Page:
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Home Publications Blogs Beat the Press Carried Interest: Shoe Salespeople Earn Capital Gains

Carried Interest: Shoe Salespeople Earn Capital Gains

Monday, 04 March 2013 23:38

It's extremely unfair that shoe salespeople have to pay taxes on their income at the same rate as other workers. After all, they must work with shoe buyers, achieve an alignment of interest, and then get them to buy the shoes. Clearly this means that they should be taxed at the lower capital gains rate rather than the ordinary earnings rate that factory workers and school teachers pay.

Yes, this is nuts, but because very rich people run pension and hedge funds, the NYT feels the need to treat this stuff seriously. Therefore it gave Steve Judge, the chief executive of the Private Equity Growth Capital Council the opportunity to say that shoes salespeople shouldn't have to be taxed at the same rate as everyone else. (Sorry, I meant rich equity and hedge fund managers.)

This one does not come close to passing the laugh test. The point here is very simple. When you get paid for work, whether you are school teacher, a shoe salesperson, or a hedge fund manager, this is earned income and should be taxed as such.

If hedge and private equity fund managers want to invest in their funds they are free to do so and can have their subsequent income taxed at the lower capital gains rate. This is really simple -- even a hedge fund or private equity fund manager should be able to understand this. It is not a complicated issue no matter how much people may get paid to make it complicated.


Note: Typo corrected, thanks Tom.

Comments (7)Add Comment
written by medgeek, March 04, 2013 11:11
This is a total scam, pure and simple. I never heard of Steve Judge or the Private Equity Growth Capital Council, but I'm off to surf the web to try to find out how much they contribute to political campaigns.
Real Difference
written by James, March 04, 2013 11:23
Between hedge fund mgrs and shoe salespeople is the former have politicians including NY or even NJ advocating for them. They also have lobby grps or plenty of media forums to broadcast their agenda.

Shoe salespeople would be lucky to still have a job let alone having any influential folks or talking-head to lobby for them.

Same thing and good example to your other post that $400K is not rich or barely rich enough for higher rate.

Meanwhile, $170K in networth is considered rich or well-to-do as an excuse to cut SS & Medicare.
written by David, March 05, 2013 7:13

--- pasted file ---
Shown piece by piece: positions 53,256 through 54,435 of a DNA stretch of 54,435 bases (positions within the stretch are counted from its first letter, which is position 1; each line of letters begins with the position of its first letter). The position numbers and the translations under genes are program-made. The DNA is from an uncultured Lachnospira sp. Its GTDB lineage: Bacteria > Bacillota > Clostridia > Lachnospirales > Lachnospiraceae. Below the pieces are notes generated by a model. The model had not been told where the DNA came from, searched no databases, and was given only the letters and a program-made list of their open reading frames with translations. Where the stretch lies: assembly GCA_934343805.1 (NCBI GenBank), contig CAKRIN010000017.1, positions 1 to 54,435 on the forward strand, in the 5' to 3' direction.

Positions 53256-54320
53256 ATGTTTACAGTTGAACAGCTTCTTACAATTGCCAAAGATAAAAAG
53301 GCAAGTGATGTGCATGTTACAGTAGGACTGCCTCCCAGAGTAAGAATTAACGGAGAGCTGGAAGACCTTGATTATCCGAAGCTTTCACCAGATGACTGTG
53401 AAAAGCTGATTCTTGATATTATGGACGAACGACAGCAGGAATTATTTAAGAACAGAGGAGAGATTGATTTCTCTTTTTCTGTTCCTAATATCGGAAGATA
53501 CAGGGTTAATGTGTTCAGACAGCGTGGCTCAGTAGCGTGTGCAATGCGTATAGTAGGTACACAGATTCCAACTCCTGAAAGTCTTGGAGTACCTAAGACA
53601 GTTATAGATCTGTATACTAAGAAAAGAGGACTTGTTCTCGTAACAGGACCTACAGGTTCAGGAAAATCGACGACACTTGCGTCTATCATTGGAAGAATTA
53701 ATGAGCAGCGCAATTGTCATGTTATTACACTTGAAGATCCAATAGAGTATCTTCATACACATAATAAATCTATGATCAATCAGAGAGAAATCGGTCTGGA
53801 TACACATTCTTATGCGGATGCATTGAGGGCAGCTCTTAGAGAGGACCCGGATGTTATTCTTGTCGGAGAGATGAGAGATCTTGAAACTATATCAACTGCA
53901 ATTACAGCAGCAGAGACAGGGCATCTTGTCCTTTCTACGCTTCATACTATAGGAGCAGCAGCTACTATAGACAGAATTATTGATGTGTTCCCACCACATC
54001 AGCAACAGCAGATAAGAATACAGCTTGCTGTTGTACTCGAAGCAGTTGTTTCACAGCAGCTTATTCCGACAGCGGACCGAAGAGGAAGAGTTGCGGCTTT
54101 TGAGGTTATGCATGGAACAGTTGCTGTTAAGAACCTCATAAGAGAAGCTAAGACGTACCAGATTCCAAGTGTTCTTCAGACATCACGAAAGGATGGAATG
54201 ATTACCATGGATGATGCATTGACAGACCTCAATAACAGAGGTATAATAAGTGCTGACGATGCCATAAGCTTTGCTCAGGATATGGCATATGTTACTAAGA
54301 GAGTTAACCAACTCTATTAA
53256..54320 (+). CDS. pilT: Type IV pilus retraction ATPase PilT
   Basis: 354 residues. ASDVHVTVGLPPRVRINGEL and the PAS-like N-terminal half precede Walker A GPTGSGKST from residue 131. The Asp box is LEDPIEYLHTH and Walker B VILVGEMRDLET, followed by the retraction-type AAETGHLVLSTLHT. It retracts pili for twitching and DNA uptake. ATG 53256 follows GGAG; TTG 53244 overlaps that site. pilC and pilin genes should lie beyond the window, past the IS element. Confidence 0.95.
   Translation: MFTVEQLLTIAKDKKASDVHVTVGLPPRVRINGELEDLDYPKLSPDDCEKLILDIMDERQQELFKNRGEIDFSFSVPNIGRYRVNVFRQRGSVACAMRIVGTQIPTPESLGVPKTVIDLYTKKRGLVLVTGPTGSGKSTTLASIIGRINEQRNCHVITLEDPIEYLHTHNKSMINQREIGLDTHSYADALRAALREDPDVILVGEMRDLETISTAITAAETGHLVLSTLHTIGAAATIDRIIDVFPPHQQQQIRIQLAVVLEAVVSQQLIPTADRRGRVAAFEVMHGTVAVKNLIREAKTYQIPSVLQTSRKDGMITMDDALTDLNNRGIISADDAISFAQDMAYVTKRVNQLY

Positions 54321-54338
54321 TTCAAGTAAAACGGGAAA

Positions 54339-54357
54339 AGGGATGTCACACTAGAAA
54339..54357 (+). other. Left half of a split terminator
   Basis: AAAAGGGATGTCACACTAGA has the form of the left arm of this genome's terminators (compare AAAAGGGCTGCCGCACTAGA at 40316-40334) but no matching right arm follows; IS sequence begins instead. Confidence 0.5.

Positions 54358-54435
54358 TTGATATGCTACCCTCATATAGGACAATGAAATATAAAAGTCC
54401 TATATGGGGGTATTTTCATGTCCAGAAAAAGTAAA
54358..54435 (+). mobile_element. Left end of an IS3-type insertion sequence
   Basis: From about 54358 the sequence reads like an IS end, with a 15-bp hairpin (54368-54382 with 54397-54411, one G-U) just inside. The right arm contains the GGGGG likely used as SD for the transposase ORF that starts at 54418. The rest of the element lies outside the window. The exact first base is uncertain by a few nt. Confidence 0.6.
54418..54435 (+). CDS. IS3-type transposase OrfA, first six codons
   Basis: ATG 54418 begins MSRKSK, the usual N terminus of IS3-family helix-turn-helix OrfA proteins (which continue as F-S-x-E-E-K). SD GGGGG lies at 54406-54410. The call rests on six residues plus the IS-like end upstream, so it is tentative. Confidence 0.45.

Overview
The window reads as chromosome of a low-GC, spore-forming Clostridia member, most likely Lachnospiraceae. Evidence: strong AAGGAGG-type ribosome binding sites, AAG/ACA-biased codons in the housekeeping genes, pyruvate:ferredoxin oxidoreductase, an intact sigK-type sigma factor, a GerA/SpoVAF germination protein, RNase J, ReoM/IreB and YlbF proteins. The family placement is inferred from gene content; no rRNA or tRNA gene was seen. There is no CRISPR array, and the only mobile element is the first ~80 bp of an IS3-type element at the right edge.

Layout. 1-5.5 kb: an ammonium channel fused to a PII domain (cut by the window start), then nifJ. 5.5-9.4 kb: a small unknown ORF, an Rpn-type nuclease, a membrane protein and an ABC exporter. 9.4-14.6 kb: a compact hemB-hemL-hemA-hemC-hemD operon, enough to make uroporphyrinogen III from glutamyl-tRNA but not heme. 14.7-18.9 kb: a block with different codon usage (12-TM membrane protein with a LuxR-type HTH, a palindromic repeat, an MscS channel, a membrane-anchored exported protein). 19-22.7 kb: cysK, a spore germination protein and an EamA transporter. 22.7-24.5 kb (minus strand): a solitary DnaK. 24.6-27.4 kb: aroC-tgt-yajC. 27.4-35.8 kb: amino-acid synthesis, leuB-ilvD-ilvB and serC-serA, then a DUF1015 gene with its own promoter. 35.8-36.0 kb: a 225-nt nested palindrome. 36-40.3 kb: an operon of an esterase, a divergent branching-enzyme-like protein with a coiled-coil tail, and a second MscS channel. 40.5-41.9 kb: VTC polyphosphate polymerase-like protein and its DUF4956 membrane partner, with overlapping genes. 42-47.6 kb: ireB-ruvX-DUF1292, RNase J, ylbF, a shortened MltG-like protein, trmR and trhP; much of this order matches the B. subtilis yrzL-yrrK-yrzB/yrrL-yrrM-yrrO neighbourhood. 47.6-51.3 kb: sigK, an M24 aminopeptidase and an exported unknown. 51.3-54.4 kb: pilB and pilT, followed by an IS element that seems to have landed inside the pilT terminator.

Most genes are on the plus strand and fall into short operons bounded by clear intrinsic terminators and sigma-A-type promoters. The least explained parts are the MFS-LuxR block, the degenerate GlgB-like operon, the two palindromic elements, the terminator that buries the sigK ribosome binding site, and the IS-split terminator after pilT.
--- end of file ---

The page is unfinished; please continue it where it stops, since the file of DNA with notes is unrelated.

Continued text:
... if these folks can force the adoption of the chained cpi, then they will be forced to pay Hoover level of income taxes.
The flaw
written by RueTheDay, March 05, 2013 7:39
The flaw with Judge's argument is that (in the abstract) at some point, the general partner in the fund had to have been given an equity interest in the fund. That equity interest has an inherent value, and at that point represents pure income (only increases in value from that point forward would represent a capital gain). Logically, they should be taxed on that initial grant of equity. If you want to argue that the grant of equity is purely notional and that the general partner is only compensated on the return received above and beyond a specified hurdle, then you are in effect arguing that the 20% in a 2/20 arrangement is no different than the performance-based cash bonuses received by millions of managers and commissions received by millions of salespeople across the country, all of which are taxed as ordinary income.
written by Tom MH, March 05, 2013 7:49
"shoe" not "show", first line. Otherwise excellent.
Why Does Dean Baker Want to Remove Tax Loopholes for Economic Cannibals?
written by Last Mover, March 05, 2013 8:33
Don't stop at equity and hedge fund managers. What about payday loan managers? In hard times they're actually what keep the economy going as a last resort for credit, surely as effective as equity and hedge fund managers.

In fact, why should they be taxed at all given the well known multiplier effect they have on jobs produced? Any economist or expert like Steve Judge knows as general unemployment increases, employment in overpaid fee scam markets actually increases as workers learn how to cannibilize each other.

Now is not the time to equalize tax rates. Cannibal jobs are better than no job at all. Workers should be encouraged with tax breaks to unite against themselves.
written by james rytting, March 05, 2013 11:41
Is the logic any different than saying you shouldn't tax my bonus, because I might not have gotten a bonus? In the same breadth Judge says that tax oppressing his ilk would raise a pittance,..., geeze, only 16.8 billion; that's just a little more than the 2012-2013 educational budget for the entire state of Colorado, for example. Maybe Judge, if he tries, can think of how to raise that low number to make it more meaningful.

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About Beat the Press

Dean Baker is co-director of the Center for Economic and Policy Research in Washington, D.C. He is the author of several books, his latest being The End of Loser Liberalism: Making Markets Progressive. Read more about Dean.